Chemical

Products

Acetone

Cas Number

67-64-1

Other Names

Acetone

Dimethyl carbonyl

vβ-Ketopropane

Propanone

2-Propanone

Dimethyl formaldehyde

Pyroacetic spirit (archaic)

Ketone propane

The formula

(CH3)2CO

Introduction

Acetone (systematically named propanone) is the organic compound with the formula (CH3)2CO. It is a colorless, volatile, flammable liquid, and is the simplest ketone.

Physical and Chemical Properties
Physical state and appearance Liquid
Odor Fruity. Mint-like. Fragrant. Ethereal
Molecular Weight 58.08 g/mole
Color Colorless. Clear
Boiling Point 56.2°C (133.2°F)
Critical Temperature 235°C (455°F)
Flash point −17 °C
Melting Point -95.35 (-139.6°F)
Specific Gravity 0.79 (Water = 1)
Vapor Pressure 24 kPa (@ 20°C)
Vapor Density 2 (Air = 1)
Odor Threshold 62 ppm
Water/Oil Dist. Coeff The product is more soluble in water; log(oil/water) = -0.2
Dispersion Properties See solubility in water
Solubility Easily soluble in cold water, hot water
Acetone wt% 94 min
MEK, wt% 2.0 max
MIPK (methyl isopropyl keytone) wt% 0.50 max
Water, wt% 3.0 max
Specific Gravity @ 20/20C wt% 0.82 max
Non-volatile Residue wt% 0.001 max
Applications

1. Acetone is a good solvent for most plastics and synthetic fibres including those used in laboratory bottles made of polystyrene, polycarbonate and some types of polypropylene. It is used as a volatile component of some paints and varnishes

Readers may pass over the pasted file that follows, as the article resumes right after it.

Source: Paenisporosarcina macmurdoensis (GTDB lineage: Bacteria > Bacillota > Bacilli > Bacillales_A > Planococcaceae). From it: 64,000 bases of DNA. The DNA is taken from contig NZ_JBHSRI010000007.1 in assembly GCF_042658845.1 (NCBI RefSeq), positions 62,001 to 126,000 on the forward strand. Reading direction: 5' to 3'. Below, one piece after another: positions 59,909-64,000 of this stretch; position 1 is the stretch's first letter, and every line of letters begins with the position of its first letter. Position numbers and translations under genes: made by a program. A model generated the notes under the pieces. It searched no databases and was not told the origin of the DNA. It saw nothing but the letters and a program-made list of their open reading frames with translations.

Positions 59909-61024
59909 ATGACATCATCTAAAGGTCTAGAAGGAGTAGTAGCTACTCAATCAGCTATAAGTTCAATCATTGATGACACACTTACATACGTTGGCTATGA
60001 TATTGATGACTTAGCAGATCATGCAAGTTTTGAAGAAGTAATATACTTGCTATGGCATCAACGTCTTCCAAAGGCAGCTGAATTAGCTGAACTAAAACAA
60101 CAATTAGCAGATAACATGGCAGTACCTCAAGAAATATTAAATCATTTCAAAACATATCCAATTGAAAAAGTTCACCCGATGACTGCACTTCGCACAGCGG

2. Although flammable itself, acetone is also used extensively as a solvent for the safe transporting and storing of acetylene, which cannot be safely pressurized as a pure compound

3. Acetone is used in a variety of general medical and cosmetic applications and is also listed as a component in food additives and food packaging. Acetone is commonly used in the skin rejuvenation process in medical offices and medical spas. Since the days of ancient Egypt, people have been using chemexfoliation methods, also known as chemical peeling, to rejuvenate skin

4. In the laboratory, acetone is used as a polar aprotic solvent in a variety of organic reactions, such as SN2 reactions. The use of acetone solvent is also critical for the Jones oxidation. It is a common solvent for rinsing laboratory glassware because of its low cost and volatility, however, it does not form an azeotrope with water

5. It can be used as an artistic agent; when rubbed on the back of a laser print or photocopy placed face-down on another surface and burnished firmly, the toner of the image transfers to the destination surface